FJO:  It’s interesting that you mention a piano trio, because one of my favorite earlier pieces of yours is a piano trio called Traveling Light.  It’s a gorgeous piece.

SdK:  Oh, that’s very sweet.  Thank you.

FJO:  But what I find even more interesting about it than thinking it sounds gorgeous is that there is harmonic motion in it that I don’t think could have been written in the 19th century.

SdK:  Well, that whole piece is actually modal.  It’s technically in A-major, but it’s got two sharps, so in fact it’s not in A-major in a conventional 19th-century sense.  There are, of course, composers in the 19th century who wrote modal music—Fauré is the prime example of that—but they typically don’t take those harmonic constructions and use them in functional ways.  So one of the things I was doing back then, if I have to explain it theoretically, is taking modal harmonies and modal chords and creating a sense of functional harmony using them.  There are no tonic-dominant relationships.  There is no V-I cadence in that entire piece, for instance.  So instead of veering right towards the dominant, it keeps going leftwards towards the subdominant.  The harmonic motions are always off if you’re measuring them by 19th-century standards.  So yes, in some ways there’s no way that could have been written in the 19th century and that’s exactly what I was playing with.

FJO:  And that was your idea of finding a new path.

SdK:  Well, it was my way of finding a new path at that time.  But yes, I was trying to find a new path.  And I was having great fun with it because I thought I was doing something that nobody had done before.  It was fun.  On the surface of it, it doesn’t sound “radical” or “new” in any sense.  It’s, you know, a piano trio.  Nobody opens up the piano and plays with the strings inside, the violin is just played with the bow. There’s no novelty in that sense.  But I think in fact I had a great time with it because I wrote this long piece where there are no normative harmonic relations among the themes or the instruments or the overall progression.  I had a great time, and I still think it doesn’t duplicate the past even as it participates in the past.  So it’s at least my way of trying to take elements from the past and really shoving them into the future.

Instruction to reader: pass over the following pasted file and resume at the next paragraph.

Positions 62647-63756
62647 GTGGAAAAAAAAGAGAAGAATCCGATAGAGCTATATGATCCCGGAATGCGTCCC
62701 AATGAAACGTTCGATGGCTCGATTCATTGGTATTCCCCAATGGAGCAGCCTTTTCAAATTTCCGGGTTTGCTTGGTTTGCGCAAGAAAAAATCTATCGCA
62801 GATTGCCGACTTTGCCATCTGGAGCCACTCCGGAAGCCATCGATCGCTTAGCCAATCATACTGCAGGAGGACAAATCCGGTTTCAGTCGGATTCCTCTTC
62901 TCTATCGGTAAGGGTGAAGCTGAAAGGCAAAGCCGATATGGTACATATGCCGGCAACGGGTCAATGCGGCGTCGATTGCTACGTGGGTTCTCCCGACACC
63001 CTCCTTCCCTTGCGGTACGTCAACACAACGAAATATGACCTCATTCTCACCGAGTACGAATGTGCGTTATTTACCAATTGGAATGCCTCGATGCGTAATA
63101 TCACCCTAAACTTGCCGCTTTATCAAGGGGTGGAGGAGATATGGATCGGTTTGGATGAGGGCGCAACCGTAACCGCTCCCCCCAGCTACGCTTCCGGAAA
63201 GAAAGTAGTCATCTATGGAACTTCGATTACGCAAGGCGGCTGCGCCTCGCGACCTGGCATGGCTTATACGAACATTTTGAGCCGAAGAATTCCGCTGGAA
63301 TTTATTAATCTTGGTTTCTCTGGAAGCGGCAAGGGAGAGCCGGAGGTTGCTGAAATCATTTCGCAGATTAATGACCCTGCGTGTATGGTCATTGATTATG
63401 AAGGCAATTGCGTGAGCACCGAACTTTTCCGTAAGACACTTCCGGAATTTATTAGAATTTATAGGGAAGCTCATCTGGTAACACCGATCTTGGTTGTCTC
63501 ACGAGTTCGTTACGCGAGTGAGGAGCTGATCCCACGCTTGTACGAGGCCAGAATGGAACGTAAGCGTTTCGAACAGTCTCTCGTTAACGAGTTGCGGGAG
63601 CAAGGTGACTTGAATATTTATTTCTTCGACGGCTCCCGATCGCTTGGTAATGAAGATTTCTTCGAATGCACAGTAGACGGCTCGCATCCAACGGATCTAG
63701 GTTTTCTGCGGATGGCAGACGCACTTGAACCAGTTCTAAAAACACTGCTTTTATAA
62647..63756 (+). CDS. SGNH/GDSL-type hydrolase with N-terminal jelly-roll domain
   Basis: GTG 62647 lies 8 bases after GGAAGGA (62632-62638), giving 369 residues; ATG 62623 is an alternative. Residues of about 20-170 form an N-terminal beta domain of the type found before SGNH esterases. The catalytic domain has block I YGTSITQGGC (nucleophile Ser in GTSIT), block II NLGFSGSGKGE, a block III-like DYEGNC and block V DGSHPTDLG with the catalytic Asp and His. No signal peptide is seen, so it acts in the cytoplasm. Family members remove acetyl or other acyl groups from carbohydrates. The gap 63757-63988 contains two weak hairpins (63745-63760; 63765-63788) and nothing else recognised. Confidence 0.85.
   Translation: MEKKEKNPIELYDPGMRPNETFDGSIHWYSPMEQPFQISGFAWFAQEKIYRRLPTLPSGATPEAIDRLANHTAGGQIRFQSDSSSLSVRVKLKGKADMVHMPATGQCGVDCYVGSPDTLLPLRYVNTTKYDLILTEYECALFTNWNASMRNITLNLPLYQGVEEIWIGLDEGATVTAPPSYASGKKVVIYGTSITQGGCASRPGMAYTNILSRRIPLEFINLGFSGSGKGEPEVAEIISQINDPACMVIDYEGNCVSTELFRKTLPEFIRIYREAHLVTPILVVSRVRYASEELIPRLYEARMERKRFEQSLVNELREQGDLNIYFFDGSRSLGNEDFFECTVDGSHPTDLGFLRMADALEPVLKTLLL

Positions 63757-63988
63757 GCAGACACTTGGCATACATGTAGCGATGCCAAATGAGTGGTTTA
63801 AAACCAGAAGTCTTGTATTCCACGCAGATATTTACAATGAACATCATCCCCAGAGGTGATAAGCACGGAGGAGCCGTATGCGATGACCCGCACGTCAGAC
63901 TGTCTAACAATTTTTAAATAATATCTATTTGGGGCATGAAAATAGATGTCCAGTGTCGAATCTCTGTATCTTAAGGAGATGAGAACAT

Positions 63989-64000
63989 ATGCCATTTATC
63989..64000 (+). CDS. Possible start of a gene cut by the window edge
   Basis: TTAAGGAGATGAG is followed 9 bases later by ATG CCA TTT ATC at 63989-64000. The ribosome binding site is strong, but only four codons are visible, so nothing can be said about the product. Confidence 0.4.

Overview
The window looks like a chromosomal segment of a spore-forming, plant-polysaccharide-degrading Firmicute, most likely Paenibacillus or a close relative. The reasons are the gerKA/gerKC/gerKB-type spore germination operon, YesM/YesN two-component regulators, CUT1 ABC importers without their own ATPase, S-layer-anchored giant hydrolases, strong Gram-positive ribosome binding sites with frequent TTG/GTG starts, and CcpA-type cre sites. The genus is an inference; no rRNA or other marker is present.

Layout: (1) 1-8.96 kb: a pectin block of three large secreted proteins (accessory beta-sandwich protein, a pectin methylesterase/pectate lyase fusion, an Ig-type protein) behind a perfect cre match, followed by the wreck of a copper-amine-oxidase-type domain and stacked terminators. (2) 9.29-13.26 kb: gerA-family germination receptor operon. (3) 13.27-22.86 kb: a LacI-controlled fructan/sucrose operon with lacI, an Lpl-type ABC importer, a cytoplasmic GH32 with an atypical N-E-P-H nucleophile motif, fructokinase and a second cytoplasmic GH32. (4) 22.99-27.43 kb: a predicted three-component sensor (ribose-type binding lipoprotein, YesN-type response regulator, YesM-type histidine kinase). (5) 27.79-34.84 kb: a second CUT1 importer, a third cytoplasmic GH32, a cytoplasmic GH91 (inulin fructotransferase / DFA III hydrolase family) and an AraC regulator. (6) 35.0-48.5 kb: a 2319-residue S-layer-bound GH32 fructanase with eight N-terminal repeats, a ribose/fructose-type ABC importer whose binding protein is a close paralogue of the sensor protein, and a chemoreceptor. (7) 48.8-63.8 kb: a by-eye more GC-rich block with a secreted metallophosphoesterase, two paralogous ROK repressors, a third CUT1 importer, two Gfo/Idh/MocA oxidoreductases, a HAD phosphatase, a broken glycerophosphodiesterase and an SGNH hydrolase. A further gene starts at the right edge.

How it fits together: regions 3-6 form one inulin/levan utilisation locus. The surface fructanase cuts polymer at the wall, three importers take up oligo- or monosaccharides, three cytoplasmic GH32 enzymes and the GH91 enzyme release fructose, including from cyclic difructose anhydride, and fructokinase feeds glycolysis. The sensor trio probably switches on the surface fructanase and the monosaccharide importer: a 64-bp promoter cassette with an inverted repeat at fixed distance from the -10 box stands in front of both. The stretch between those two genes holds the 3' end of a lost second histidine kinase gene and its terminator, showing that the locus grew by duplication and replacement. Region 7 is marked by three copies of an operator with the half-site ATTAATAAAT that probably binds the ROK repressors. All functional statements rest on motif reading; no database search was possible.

FJO:  I’d like to unpack something else you were saying. You said you had no interest in doing serial music.  You also said you had no interest in doing electronic music.  It seems to me that your aesthetics at that time, and the aesthetics of the Derriere Guard overall, were about more than just re-embracing tonality.  You kind of hit on this when you said that nobody is going inside the piano.  The aesthetic was about focusing on certain instrumental sonorities that, even though they are very much still with us, had been developed in the past and also intentionally not using electronics.  Is that a fair assessment?

SdK:  I think that’s fair to say, though again, this is where things do evolve.  Most of the music I’ve written in the last 20 years has been for acoustic instruments and standard instruments.  There’s no question of that.  But in part, that was because there is a genuine difference between electronically mediated sound and acoustic sound.  So that’s number one.  I don’t know what I think about that divide yet, but certainly 20 years ago electronically mediated sounds were just not that good.  They were not that pleasing.  But the technological advances that have occurred in the last two decades are phenomenal.  So the quality of sound you can make now, even with relatively simple software and relatively inexpensive speakers, is just phenomenal.  One of the things I’m doing right now is I’m teaching myself Logic Pro, and the next couple of projects I’m going to work on are going to be using electronically created and electronically mediated sound.

FJO:  Really?

SdK:  Yes, absolutely.

FJO:  Wow.

“The quality of electronically produced sounds was not great. My analogy was always the difference between frozen peas and fresh peas.”